So, I’ve serendipitously ended up in Oaxaca, pronounced Wa ha ka – I am pinching myself a bit as I don’t think I could have picked a better forced detour if I tried. Oaxaca for many drinks geeks, like myself, is on the bucket list of drinks pilgrimages and for a reason, it’s the spiritual home of Mezcal and it is incredible!
The first night I go to the one and only bar I have on my list Selva. I’m assured it makes damn fine cocktails, and it sure as hell does. The bartender there is awesome, ignoring my terrible Spanish and gently speaking slow Spanish to me, which I understand for the most part. I truly believe as long as you have the name of one good bar in a city, the rest will figure itself out when you arrive, which is just as well as I did very little planning for this trip.
I start with the eponymous house special, Selva, a fresh, vibrant, refreshing Mezcal cocktail made using Ancho Reyes verde, agave honey, lemon, bitter juniper and Hoja Santa – a green leaf from the region which imparts a special character. And finish up the with Ocotlán – named after the Mexican state which grows an abundance of incredibly tasty treats, it’s sort of a twist on a martini – with Mezcal, elderflower liquer, dry vermouth and espagueti de nopal – a prickly pear cactus, there are so many new flavours and ingredients I discover on this trip – I love it.
I leave the bar with a choice selection of food and drink tips plugged into my phone, courtesy of my new bartender friend, and a smile on my face.
While I’m here I decided to take full advantage and get myself a proper education in mezcal. In Situ Mezcalería seems like a good place to start and came highly recommended.
The menu is split into different species of agave, different distillation methods etc. At this point I just don’t know enough to make an informed decision there are over 180 options here and I’m pretty overwhelmed by choice. Whilst I’m fairly well-versed in whisky, gin, tequila, rum etc – I’ve only ever really enjoyed Mezcal in a cocktail and occasionally neat before and have never done any comparative mezcal tastings, which for me is the only way to really get your head around a spirit and find out what you like.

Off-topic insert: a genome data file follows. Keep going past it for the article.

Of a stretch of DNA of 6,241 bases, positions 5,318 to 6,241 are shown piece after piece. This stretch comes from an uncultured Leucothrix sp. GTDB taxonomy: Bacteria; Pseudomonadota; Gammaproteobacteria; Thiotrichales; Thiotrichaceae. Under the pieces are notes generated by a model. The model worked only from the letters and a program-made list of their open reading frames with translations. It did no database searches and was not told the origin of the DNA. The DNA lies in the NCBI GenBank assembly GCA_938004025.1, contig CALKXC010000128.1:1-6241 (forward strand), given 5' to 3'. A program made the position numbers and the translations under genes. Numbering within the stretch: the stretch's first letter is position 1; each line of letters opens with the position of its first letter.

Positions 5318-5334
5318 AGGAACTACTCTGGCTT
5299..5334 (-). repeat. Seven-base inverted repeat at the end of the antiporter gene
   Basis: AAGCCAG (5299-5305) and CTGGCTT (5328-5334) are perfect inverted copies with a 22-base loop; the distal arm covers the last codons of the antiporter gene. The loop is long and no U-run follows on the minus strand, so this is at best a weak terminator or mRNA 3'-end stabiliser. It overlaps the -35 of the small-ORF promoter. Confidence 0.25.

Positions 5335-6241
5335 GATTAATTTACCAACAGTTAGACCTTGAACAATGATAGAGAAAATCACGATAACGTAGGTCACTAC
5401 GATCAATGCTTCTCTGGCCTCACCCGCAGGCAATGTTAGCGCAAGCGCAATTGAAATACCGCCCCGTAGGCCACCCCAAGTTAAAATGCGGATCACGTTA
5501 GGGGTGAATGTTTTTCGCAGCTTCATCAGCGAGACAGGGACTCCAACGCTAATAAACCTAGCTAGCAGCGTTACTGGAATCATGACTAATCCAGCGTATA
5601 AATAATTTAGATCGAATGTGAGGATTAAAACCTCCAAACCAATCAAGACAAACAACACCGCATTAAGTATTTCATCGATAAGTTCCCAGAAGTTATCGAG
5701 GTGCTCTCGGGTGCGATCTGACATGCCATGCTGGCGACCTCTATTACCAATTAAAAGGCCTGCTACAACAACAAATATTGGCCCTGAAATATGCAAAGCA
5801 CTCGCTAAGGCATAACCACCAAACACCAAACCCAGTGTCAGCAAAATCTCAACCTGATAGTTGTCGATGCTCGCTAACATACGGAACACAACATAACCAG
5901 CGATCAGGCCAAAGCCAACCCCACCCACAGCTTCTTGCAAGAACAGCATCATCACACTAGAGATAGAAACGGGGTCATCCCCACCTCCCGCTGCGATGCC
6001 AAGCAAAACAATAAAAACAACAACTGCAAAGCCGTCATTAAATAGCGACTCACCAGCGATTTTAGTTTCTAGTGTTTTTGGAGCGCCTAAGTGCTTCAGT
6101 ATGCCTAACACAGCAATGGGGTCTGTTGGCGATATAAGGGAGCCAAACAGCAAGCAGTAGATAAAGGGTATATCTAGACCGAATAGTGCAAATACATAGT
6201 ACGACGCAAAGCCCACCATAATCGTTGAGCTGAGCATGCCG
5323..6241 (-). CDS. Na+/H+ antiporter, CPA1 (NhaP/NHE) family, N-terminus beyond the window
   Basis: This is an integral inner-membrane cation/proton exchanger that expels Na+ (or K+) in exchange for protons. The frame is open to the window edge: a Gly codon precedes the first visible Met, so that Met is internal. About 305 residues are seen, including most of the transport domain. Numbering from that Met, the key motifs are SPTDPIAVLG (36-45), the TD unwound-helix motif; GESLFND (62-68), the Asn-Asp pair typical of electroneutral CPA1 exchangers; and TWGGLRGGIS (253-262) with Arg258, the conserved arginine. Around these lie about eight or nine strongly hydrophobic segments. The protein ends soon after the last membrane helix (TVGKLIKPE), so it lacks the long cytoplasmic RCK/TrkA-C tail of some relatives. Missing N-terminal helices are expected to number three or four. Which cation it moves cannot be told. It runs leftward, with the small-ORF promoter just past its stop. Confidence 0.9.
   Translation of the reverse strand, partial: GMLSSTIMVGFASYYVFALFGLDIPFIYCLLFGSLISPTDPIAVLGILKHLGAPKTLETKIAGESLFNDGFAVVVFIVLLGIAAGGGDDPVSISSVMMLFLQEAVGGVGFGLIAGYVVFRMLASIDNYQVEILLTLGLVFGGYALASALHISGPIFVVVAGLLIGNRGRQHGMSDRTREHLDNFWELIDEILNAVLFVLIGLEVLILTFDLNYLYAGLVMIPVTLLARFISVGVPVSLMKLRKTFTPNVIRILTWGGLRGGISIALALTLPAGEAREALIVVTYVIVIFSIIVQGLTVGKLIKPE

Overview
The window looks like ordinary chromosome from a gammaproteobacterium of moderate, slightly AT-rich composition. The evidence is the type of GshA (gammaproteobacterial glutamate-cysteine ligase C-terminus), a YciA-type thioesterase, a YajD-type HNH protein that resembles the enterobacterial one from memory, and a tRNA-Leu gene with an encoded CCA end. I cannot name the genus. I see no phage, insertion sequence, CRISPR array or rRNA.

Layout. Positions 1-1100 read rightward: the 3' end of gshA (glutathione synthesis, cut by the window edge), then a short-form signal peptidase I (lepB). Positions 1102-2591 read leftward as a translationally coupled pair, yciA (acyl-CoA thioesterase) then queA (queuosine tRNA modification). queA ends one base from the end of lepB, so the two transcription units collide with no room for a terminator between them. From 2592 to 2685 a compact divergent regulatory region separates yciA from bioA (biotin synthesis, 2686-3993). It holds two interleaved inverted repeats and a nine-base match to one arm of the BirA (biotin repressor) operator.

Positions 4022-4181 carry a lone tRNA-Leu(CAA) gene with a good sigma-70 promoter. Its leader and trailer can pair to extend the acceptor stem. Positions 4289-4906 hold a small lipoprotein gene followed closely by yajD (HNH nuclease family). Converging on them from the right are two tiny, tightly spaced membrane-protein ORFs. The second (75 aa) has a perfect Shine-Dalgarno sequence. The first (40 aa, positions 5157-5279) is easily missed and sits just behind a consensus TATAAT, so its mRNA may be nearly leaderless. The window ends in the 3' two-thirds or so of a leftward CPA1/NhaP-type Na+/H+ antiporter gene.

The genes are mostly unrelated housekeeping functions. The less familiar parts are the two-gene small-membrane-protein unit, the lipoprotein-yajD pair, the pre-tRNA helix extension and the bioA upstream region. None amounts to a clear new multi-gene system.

I explain my conundrum, and my genuine interest in learning more and I’m recommended to start with a degustación, a tasting. This incredible lady takes me through three different mezcals in Spanish, and it’s like Mezcal training and Spanish class in one. I’m impressed by the variety and that I understand 95% of what’s being said, I can only hope one day to be able to say 95% of the things I’m thinking in Spanish.
I leave with a better understanding of Mezcal and a promise to come back for more tutored tastings and by the end of the week I will know a lot more.
When I head back for the third time for a tasting of different expressions and varieties of Mezcal – I explain I want to learn even more and visit agave fields, I’m given a card to the man that can help me with all of that.
My days involve early work calls, I’m still mostly on European time, but an early start allows for an earlier finish so I’m fine with that. I start around 6am and finish up my day around 4pm just in time for street tacos, a quick siestita and time to explore explore.
Some of my fav spots included the Mercado 20 de Noviembre – where I got massively upsold on chiles, moles and coffee – which I don’t regret in the slightest – a fun Tiki bar – Aloha Oaxaca and Boulenc – a cool bakery, breakfast, brunch and pizza spot that bakes its own artisanal bread and is set in a beautiful courtyard.
I have loved Mexico ever since I first came here years ago on a tequila-related work trip. Since I’ve started learning Spanish I’ve dreamed of coming back and at one point had planned a 3 month trip here, as a back-up plan if our Spanish residency didn’t work out.
I just knew coming here with some language skills would be a game changing experience and I couldn’t wait to try out my Castellan Spanish in Mexico. Truth be told, I’m more than a little rusty after 5 months away from Spain, not speaking Spanish much aside from my weekly conversation class.
But I absolutely would not have been able to navigate or negotiate the experiences I did without a certain degree of language skills.
The highlight of Oaxaca stay was visiting Sr Israel Perez at Son de La Luna – I can’t overstate how amazing this man is, he is a real deal industry legend mezcalero maestro.
I spend a whole afternoon with him at Son de la Luna, visiting the agave fields, seeing firsthand the different species of agave all growing side by side in the field, touring this artesanal distillery, interviewing him in Spanish, and having the most phenomenal tasting, before just sitting back and watching as friends and businesses associates dropped by to say hello and the afternoon developed.
I’ll go into more detail on him in a future post, after I’ve finished transcribing my interview with him in, it might take me a while but trust me it’ll be worth it, this dude has some incredible stories and incredible mezcals.